This District of Columbia statute requires that any law enforcement or child protective services employee who knows or has reason to suspect than an animal is experiencing cruelty, abandonment, or neglect shall provide a report of the abuse within the speciified time. The statute also states that any employee who observes an animal at the home of a person reasonably suspected of child, adult, or animal abuse should report it. The statute also specifies what information the report must include for completion.
§ 22-1002.01. Reporting requirements.
(a)(1) Any law enforcement or child or protective services employee who knows of or has reasonable cause to suspect an animal has been the victim of cruelty, abandonment, or neglect, or observes an animal at the home of a person reasonably suspected of child, adult, or animal abuse, shall provide a report within 2 business days to the Mayor. If the health and welfare of the animal is in immediate danger, the report shall be made within 6 hours.
(2) The report shall include:
(A) The name, title, and contact information of the individual making the report;
(B) The name and contact information, if known, of the owner or custodian of the animal;
(C) The location, along with a description, of where the animal was observed; and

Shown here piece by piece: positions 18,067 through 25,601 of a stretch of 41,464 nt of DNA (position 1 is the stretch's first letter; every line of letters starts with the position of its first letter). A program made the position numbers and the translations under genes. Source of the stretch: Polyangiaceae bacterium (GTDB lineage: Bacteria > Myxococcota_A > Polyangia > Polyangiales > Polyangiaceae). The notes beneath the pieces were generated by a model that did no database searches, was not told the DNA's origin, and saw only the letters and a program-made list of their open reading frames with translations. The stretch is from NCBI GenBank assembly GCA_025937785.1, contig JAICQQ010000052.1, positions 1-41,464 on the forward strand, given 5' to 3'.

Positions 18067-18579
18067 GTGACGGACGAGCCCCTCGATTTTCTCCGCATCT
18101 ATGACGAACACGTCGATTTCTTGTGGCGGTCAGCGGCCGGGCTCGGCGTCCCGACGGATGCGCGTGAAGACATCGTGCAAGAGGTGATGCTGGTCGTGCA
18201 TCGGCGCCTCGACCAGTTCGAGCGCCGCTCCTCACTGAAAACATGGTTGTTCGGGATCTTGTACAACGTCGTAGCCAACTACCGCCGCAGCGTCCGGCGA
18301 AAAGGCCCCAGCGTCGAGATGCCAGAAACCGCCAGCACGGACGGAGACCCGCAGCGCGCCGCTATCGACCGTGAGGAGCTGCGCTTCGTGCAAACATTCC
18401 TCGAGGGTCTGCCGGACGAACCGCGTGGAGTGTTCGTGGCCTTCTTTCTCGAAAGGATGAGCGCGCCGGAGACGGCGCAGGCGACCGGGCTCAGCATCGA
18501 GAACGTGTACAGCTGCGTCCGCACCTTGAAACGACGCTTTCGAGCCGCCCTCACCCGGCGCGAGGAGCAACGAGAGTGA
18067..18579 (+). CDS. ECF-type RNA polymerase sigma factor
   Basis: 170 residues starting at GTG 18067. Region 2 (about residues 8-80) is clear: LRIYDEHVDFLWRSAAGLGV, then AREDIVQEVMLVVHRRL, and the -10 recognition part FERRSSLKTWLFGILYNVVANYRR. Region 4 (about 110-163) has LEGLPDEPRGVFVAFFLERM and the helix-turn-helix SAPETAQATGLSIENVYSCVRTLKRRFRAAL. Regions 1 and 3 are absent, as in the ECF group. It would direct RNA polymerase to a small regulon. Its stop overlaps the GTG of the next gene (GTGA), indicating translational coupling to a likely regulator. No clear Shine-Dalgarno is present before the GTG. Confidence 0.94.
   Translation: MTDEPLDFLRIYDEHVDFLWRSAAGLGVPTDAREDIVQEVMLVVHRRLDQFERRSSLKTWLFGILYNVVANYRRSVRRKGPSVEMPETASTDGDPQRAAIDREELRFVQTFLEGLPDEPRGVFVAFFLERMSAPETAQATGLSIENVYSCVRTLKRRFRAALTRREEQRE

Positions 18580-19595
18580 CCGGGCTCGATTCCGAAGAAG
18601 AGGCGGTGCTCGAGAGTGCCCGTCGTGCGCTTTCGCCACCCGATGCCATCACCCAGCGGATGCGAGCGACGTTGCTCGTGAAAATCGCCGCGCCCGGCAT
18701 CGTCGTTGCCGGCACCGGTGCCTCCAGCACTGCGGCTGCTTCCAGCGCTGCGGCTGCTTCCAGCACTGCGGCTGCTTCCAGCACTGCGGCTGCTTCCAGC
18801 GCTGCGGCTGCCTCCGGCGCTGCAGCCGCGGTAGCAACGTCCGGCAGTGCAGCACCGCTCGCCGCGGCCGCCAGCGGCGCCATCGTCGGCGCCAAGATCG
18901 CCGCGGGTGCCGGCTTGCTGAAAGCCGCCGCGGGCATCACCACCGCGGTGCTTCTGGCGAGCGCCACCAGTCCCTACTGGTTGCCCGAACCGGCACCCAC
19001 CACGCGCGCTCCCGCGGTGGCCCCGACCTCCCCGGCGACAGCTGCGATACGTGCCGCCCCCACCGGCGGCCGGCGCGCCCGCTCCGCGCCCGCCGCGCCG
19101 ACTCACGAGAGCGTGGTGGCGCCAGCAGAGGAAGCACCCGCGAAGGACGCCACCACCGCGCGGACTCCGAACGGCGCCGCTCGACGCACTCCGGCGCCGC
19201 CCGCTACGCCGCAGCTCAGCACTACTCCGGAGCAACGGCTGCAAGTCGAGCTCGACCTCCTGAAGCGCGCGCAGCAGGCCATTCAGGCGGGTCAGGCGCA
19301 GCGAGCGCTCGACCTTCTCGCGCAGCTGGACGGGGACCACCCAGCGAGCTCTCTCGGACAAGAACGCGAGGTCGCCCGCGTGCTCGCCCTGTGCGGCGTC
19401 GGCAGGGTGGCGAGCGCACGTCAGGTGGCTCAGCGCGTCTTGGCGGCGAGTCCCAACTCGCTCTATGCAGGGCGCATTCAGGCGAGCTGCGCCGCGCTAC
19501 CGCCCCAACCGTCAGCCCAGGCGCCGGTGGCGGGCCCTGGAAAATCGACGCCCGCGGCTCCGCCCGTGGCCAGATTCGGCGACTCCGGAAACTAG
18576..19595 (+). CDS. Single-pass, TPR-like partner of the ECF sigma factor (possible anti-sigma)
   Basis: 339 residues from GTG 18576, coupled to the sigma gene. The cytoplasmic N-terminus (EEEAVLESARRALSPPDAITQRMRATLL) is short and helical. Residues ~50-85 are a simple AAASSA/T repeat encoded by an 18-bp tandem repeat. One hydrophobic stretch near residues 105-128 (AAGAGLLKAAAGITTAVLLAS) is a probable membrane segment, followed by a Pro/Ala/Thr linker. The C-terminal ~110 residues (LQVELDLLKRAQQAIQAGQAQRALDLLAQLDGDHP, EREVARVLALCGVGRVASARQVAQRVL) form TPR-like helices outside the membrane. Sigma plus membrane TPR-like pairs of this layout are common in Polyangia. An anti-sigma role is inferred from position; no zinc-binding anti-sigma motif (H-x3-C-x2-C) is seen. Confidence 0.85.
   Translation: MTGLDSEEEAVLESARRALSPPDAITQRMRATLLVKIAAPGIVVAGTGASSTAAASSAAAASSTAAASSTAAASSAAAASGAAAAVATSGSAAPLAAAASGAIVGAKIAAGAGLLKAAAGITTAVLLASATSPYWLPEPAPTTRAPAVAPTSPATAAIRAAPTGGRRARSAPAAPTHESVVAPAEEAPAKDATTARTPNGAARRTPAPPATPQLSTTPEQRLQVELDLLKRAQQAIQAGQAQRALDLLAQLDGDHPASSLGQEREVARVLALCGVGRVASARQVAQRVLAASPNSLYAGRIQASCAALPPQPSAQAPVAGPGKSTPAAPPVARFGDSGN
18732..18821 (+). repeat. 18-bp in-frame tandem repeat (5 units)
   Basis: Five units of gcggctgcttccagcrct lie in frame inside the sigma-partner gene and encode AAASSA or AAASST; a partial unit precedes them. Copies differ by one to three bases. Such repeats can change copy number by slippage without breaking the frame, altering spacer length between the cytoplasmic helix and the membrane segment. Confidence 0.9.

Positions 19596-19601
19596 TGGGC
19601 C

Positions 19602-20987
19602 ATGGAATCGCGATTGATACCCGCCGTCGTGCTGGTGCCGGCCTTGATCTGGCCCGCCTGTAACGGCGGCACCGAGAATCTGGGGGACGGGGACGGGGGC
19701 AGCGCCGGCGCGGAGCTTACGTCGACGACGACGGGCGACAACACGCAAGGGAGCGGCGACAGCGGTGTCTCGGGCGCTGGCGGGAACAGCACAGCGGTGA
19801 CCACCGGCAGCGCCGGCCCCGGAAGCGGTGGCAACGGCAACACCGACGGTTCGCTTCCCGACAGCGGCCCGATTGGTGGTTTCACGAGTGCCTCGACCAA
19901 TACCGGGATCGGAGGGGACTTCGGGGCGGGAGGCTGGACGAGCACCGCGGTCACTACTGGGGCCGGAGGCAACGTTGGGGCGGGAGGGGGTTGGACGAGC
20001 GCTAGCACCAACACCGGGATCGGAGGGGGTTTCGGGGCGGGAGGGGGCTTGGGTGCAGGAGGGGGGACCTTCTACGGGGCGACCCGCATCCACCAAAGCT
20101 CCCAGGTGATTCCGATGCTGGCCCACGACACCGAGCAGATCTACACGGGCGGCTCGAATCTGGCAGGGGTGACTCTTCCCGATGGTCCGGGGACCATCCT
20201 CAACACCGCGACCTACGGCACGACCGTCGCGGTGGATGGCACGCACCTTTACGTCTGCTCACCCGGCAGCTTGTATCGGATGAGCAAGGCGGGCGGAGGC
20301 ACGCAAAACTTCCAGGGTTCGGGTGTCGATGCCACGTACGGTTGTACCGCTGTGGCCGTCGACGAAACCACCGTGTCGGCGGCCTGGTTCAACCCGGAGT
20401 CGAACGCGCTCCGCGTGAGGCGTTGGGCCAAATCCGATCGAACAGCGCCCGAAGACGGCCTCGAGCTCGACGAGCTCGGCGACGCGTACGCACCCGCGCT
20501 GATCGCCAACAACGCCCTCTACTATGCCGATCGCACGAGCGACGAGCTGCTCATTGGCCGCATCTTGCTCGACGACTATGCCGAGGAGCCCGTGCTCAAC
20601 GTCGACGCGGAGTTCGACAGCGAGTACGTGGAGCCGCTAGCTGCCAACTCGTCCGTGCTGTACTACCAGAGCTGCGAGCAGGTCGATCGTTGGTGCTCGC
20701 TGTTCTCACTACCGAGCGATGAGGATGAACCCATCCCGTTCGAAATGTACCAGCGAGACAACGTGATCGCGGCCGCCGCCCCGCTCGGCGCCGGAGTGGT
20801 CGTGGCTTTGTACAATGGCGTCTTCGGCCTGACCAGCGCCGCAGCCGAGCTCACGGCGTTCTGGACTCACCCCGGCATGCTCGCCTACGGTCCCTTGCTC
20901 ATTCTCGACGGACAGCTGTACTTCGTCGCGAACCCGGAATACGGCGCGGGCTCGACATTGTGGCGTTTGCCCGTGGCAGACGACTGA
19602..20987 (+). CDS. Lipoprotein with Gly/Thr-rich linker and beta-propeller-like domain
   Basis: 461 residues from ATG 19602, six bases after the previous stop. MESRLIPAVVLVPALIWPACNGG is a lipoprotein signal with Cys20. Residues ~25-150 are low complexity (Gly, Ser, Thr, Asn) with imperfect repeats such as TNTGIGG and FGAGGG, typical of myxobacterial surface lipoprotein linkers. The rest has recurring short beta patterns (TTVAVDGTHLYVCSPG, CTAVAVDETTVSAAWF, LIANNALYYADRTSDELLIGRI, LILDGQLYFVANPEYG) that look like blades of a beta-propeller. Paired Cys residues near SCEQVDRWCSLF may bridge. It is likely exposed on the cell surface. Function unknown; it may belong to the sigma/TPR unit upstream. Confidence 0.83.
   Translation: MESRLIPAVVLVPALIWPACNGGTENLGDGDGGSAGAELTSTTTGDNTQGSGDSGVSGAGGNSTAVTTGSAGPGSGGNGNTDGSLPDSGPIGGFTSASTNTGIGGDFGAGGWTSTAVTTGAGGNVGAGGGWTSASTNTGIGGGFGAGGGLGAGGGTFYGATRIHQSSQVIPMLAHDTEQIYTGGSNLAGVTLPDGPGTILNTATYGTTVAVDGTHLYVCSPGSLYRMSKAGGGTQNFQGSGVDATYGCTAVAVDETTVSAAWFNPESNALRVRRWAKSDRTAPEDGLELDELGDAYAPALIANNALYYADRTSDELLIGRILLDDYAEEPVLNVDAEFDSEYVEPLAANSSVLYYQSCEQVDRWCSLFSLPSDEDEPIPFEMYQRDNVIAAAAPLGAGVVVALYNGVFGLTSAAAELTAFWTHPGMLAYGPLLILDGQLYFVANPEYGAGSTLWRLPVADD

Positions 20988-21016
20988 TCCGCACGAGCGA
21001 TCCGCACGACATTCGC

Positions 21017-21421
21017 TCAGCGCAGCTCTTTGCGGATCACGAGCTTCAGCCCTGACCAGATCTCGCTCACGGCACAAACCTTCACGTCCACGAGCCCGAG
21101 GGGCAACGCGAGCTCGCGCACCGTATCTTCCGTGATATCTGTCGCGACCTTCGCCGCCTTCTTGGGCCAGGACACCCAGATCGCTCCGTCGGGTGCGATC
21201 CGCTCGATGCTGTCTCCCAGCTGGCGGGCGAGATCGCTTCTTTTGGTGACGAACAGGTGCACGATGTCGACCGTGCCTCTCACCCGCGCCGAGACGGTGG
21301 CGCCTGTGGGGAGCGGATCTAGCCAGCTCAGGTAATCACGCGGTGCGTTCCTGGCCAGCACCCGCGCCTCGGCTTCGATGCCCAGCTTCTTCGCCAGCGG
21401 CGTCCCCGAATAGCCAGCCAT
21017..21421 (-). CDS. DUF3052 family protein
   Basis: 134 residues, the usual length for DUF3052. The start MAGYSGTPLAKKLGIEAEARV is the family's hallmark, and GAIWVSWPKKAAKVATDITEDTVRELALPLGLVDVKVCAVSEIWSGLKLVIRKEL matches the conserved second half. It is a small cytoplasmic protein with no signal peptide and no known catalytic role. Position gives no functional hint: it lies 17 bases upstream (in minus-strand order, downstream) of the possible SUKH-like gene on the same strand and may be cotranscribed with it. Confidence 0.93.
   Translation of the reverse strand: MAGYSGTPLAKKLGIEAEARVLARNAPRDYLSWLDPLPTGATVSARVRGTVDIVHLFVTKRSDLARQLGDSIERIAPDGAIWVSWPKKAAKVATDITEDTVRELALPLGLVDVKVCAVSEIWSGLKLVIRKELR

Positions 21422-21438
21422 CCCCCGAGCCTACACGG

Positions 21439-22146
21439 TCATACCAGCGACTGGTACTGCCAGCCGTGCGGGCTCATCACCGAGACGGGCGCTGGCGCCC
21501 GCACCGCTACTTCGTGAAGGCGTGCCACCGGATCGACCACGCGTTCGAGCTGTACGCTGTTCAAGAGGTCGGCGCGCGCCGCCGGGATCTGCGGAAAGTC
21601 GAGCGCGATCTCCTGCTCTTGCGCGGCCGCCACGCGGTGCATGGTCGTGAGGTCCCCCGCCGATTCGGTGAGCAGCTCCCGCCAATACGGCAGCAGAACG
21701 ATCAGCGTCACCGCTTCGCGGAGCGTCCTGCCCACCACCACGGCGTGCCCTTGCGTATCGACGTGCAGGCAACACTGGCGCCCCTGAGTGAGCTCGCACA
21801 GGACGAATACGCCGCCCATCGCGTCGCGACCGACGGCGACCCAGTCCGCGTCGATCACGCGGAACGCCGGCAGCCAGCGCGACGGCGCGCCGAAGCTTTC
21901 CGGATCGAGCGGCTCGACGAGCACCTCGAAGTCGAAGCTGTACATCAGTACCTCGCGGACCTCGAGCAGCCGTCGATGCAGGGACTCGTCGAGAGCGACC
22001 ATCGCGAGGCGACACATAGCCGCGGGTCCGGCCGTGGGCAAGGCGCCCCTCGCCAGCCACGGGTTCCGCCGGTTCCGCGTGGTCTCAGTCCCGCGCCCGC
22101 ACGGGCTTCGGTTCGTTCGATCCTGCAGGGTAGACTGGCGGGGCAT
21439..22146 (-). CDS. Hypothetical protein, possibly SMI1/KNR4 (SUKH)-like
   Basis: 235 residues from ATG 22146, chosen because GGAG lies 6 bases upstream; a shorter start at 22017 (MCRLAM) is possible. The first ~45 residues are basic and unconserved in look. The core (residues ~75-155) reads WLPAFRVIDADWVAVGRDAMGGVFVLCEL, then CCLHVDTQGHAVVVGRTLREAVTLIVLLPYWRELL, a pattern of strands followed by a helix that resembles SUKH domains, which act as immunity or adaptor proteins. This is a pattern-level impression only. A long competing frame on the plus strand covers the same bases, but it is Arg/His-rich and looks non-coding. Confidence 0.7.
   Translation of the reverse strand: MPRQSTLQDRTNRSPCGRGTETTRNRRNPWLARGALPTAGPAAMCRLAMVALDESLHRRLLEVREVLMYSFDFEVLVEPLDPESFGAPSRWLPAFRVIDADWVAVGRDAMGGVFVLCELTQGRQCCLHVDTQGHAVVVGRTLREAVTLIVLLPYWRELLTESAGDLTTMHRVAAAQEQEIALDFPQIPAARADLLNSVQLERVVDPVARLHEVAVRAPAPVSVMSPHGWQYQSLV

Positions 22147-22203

(D) The basis for any suspicion of animal cruelty, abandonment, or neglect, including the date, time, and a description of the observation or incident which led the individual to make the report.
(b) When 2 or more law enforcement or child or protective services employees jointly suspect an animal has been the victim of cruelty, abandonment, or neglect, or jointly observe an animal at the home of a person reasonably suspected of child, adult, or animal abuse, a report may be made by one person by mutual agreement.
(c) No individual who in good faith reports a reasonable suspicion of abuse shall be liable in any civil or criminal action.
(d) Upon receipt of a report, any agency charged with the enforcement of animal cruelty laws shall make reasonable attempts to verify the welfare of the animal.
(e) For the purposes of this section, the terms “reasonable cause to suspect”, “suspect”, “reasonably suspected”, and “reasonable suspicion' ' mean a basis for reporting facts leading a person of ordinary care and prudence to believe and entertain a reasonable suspicion that criminal activity is occurring or has occurred.
(June 25, 1892, 27 Stat. 61, ch. 135, § 2a, as added Dec. 5, 2008, D.C. Law 17-281, § 108(b), 55 DCR 9186.)